/T/, /D/ Re: My Apologies about Mysterious sounds
|From:||Douglas Koller, Latin & French <latinfrench@...>|
|Date:||Wednesday, October 6, 2004, 16:00|
>Isaac A. Penzev wrote:
>>Chris Bates wrote:
>>>I get English, Spanish (well, one dialect of Spanish... the rest just
>>>pronounce it s)... *thinks* what else am I missing? I know there are
>>>lots more... Arabic has it doesn't it? I might be wrong about that one...
>>I can add Arabic, Swahili, Mn Greek, Bashkir, Turkmen (not sure about this
And let's not forget my lang, Géarthnuns, which has /T/ and /D/ :).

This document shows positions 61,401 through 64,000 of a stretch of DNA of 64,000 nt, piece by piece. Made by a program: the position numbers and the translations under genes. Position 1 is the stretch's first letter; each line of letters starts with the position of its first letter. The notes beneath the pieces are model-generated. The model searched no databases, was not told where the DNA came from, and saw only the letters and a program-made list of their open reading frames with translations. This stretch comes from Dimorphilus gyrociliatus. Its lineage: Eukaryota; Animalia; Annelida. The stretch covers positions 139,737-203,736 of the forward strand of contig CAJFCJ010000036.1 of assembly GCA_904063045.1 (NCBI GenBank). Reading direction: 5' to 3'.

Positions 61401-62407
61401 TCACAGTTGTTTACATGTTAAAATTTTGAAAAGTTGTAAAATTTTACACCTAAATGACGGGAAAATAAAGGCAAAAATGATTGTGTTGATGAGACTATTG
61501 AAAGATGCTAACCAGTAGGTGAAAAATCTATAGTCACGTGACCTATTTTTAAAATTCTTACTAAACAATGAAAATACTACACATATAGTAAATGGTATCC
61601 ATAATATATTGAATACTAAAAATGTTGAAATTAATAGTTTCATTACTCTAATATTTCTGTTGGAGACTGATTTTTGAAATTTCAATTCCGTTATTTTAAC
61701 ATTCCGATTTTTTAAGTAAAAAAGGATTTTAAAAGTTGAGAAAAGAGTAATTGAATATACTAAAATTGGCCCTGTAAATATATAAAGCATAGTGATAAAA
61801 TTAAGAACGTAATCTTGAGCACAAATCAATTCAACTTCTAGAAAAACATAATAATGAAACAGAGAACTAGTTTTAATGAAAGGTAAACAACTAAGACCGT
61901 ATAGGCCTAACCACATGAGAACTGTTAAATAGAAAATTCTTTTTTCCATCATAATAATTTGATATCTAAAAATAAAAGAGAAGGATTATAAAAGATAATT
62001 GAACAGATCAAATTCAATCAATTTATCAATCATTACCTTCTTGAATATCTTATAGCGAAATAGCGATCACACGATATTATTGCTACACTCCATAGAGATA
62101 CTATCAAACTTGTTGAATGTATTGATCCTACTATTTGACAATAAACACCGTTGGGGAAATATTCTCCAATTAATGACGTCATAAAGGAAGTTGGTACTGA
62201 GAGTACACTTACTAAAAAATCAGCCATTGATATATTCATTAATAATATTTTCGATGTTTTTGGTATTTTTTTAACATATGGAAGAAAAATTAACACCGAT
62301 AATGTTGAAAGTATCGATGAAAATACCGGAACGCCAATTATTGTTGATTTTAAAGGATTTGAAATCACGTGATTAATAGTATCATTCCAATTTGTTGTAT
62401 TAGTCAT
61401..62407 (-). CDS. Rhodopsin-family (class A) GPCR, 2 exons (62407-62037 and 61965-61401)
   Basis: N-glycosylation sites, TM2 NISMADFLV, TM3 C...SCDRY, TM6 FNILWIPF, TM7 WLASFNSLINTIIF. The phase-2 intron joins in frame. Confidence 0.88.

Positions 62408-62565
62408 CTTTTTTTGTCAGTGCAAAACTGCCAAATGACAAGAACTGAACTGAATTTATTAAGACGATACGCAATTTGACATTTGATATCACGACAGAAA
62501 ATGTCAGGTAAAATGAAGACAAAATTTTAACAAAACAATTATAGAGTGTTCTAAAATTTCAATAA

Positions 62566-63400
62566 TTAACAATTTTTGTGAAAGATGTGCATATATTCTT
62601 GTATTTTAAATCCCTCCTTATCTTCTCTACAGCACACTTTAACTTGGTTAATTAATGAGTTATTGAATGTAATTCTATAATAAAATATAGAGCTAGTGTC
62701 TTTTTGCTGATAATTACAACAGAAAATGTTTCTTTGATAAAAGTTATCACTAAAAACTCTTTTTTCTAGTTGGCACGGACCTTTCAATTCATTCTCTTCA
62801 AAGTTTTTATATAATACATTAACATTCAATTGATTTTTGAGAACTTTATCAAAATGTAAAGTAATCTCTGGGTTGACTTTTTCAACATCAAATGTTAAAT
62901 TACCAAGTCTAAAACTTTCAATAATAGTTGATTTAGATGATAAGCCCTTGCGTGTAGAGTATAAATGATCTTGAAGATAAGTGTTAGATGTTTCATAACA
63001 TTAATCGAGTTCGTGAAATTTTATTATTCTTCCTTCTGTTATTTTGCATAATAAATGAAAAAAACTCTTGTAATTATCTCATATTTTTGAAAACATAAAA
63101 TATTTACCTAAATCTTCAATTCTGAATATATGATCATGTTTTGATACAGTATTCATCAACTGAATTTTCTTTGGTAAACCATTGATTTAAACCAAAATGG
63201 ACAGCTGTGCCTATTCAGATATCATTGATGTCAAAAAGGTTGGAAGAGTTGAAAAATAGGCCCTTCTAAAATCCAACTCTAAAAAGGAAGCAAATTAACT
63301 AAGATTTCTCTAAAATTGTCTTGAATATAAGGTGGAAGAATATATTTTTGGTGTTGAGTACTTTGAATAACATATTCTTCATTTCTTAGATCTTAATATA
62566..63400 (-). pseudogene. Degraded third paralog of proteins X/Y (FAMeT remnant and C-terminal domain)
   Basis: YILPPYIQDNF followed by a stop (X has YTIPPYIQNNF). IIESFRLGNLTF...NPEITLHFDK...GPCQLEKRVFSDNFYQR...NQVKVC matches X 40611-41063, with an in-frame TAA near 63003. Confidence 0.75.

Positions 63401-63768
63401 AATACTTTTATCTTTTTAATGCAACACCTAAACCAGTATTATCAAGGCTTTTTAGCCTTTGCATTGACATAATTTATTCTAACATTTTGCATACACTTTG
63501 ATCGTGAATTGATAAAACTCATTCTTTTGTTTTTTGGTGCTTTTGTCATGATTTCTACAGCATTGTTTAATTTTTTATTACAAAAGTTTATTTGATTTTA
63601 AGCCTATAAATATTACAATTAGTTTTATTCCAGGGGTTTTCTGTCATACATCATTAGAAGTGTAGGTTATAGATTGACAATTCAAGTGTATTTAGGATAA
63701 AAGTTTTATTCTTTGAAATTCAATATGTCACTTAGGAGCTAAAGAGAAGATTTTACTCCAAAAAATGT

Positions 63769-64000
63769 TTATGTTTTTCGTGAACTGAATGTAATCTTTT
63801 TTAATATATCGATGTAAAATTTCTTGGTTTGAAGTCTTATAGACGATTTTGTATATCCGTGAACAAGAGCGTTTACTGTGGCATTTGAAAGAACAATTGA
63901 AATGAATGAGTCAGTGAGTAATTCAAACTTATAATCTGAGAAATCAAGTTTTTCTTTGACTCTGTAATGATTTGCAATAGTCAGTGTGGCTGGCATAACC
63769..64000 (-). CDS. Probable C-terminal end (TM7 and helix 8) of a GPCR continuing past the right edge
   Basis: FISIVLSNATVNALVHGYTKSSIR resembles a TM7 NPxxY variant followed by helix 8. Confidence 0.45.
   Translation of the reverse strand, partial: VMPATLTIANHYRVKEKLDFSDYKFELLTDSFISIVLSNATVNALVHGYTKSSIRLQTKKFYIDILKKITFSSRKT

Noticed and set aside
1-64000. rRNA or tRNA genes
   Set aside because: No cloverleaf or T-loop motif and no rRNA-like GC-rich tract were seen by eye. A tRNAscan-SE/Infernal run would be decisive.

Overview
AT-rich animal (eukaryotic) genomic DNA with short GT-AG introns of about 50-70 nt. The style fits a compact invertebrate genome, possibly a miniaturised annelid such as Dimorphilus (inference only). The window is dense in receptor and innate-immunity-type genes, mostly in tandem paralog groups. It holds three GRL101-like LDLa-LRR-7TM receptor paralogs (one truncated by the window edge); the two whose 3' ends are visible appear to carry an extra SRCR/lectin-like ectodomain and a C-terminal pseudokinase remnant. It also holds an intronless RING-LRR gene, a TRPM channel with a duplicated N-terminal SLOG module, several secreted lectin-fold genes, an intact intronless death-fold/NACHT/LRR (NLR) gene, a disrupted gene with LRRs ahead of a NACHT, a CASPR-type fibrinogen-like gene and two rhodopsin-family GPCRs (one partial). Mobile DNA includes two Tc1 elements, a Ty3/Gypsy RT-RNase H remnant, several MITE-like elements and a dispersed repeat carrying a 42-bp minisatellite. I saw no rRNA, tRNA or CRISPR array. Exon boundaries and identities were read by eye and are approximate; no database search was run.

>The same trend is much more widespread in the north, and many of my
>in northern england) friends at university simply can't manage to
>pronounce T. Its always f in their speech. For some reason T isn't
>popular... but its one of the sounds I like most in English. :) I
>dislike the way people who pronounce it f sound, but that use seems to
>be growing. :(
The modern Géarthnuns verb "héf", "sleep", has an alternative
archaic/dialect/poetic form "héth", which only really has an impact
on the hortative/jussive form ("zçöt-héf" vs. "héthta"). That's the
only example I'm aware of -- I guess the "trend" was quashed on
Géarthtörs before it even got started.